pulsing

The Case for Pulsing

These micro-movements improve endurance, posture, and more.

You can't take a barre class without pulsing—pausing at one point of an exercise, such as the bottom of a plié squat, then slowly moving up and down through a small range of motion, often as little as an inch.

Anyone who has ever tried pulsing knows the resulting burn, but it’s important to understand the reasoning behind the exercise strategy.

Most often, it's used in barre and Pilates to help build endurance in a particular muscle. High-rep, low-weight exercises like this recruit type one (or slow-twitch) muscle fibers, which help you resist fatigue, stabilize your body, and move with proper posture.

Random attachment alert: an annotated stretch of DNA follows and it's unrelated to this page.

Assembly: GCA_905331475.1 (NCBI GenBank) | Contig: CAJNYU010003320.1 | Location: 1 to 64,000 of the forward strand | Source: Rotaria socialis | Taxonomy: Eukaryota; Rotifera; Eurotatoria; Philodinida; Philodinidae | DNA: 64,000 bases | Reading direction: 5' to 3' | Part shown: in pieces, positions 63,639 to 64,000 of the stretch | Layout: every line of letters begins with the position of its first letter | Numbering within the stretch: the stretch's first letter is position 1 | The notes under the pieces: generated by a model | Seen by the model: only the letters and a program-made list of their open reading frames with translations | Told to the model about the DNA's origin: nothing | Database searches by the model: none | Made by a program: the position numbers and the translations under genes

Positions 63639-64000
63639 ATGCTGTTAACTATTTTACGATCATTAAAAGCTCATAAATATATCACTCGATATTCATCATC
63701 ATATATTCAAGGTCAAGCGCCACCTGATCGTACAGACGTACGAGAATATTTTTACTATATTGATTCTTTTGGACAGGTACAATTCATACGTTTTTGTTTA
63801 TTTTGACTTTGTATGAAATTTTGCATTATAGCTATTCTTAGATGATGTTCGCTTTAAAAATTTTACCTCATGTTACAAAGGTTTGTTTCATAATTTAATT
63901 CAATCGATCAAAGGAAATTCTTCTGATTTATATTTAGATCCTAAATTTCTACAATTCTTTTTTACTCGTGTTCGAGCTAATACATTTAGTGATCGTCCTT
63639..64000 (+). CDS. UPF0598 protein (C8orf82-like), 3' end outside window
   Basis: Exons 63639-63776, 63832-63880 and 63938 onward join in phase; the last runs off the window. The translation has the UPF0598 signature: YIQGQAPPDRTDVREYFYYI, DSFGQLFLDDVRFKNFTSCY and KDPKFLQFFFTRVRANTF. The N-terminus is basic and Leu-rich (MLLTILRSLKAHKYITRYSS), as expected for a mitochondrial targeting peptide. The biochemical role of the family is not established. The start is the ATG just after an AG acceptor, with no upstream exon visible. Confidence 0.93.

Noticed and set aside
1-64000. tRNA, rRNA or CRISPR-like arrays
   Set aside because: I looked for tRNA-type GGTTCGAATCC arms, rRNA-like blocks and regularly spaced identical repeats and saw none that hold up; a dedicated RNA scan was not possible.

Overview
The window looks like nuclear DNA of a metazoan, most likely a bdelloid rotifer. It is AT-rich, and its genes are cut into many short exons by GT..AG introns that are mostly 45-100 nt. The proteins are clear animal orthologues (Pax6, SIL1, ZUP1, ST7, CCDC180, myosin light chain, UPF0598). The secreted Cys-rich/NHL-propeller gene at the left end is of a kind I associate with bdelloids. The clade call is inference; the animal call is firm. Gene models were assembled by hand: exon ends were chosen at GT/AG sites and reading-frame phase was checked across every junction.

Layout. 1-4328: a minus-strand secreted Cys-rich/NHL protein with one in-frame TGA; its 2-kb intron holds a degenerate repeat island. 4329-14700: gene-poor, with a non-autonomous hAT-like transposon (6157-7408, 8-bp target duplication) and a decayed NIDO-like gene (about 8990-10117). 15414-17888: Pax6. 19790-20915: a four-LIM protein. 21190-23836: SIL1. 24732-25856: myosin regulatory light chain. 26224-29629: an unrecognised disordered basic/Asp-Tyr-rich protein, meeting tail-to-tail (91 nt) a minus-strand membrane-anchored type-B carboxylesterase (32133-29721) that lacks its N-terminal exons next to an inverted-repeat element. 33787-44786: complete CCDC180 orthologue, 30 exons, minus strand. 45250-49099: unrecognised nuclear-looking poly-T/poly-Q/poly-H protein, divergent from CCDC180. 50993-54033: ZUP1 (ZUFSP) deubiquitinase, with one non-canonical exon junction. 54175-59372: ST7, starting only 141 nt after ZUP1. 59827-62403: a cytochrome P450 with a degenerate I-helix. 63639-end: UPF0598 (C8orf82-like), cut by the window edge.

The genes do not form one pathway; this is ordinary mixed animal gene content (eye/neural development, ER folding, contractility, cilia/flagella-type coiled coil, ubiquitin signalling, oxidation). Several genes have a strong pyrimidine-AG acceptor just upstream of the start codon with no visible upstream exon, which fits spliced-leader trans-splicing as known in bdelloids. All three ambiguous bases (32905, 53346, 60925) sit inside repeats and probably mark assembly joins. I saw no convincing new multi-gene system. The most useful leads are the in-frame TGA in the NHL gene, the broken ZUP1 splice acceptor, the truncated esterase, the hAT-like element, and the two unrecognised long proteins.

What’s more, pulsing increases their endurance at a specific joint angle like in the top half of a squat, with knees slightly bent, where the body is naturally stronger and needs to undergo more stress to tire out or gain strength. You can also make these micro-movements in positions where the body tends to be weaker, like at the bottom of that same squat.

In short, you can improve your overall results by shoring up strength imbalances or movement patterns through pulses. To add them to your current exercise routine, try this 20-minute barre workout.